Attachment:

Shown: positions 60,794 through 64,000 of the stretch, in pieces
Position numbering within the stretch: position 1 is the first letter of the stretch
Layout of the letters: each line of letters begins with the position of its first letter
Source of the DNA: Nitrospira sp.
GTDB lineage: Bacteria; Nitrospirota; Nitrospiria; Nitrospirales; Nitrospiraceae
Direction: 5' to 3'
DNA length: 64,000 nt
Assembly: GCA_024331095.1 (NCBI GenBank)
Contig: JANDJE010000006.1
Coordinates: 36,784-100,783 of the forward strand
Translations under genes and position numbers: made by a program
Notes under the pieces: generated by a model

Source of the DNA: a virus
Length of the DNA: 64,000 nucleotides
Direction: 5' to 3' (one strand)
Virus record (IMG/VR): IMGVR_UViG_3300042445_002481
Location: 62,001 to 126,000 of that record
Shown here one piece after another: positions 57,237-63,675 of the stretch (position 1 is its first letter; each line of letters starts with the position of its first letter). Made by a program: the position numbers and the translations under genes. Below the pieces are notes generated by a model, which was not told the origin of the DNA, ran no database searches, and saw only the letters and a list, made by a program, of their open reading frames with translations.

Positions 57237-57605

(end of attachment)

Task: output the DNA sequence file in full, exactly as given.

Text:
Shown: positions 60,794 through 64,000 of the stretch, in pieces
Position numbering within the stretch: position 1 is the first letter of the stretch
Layout of the letters: each line of letters begins with the position of its first letter
Source of the DNA: Nitrospira sp.
GTDB lineage: Bacteria; Nitrospirota; Nitrospiria; Nitrospirales; Nitrospiraceae
Direction: 5' to 3'
DNA length: 64,000 nt
Assembly: GCA_024331095.1 (NCBI GenBank)
Contig: JANDJE010000006.1
Coordinates: 36,784-100,783 of the forward strand
Translations under genes and position numbers: made by a program
Notes under the pieces: generated by a model

Source of the DNA: a virus
Length of the DNA: 64,000 nucleotides
Direction: 5' to 3' (one strand)
Virus record (IMG/VR): IMGVR_UViG_3300042445_002481
Location: 62,001 to 126,000 of that record
Shown here one piece after another: positions 57,237-63,675 of the stretch (position 1 is its first letter; each line of letters starts with the position of its first letter). Made by a program: the position numbers and the translations under genes. Below the pieces are notes generated by a model, which was not told the origin of the DNA, ran no database searches, and saw only the letters and a list, made by a program, of their open reading frames with translations.

Positions 57237-57605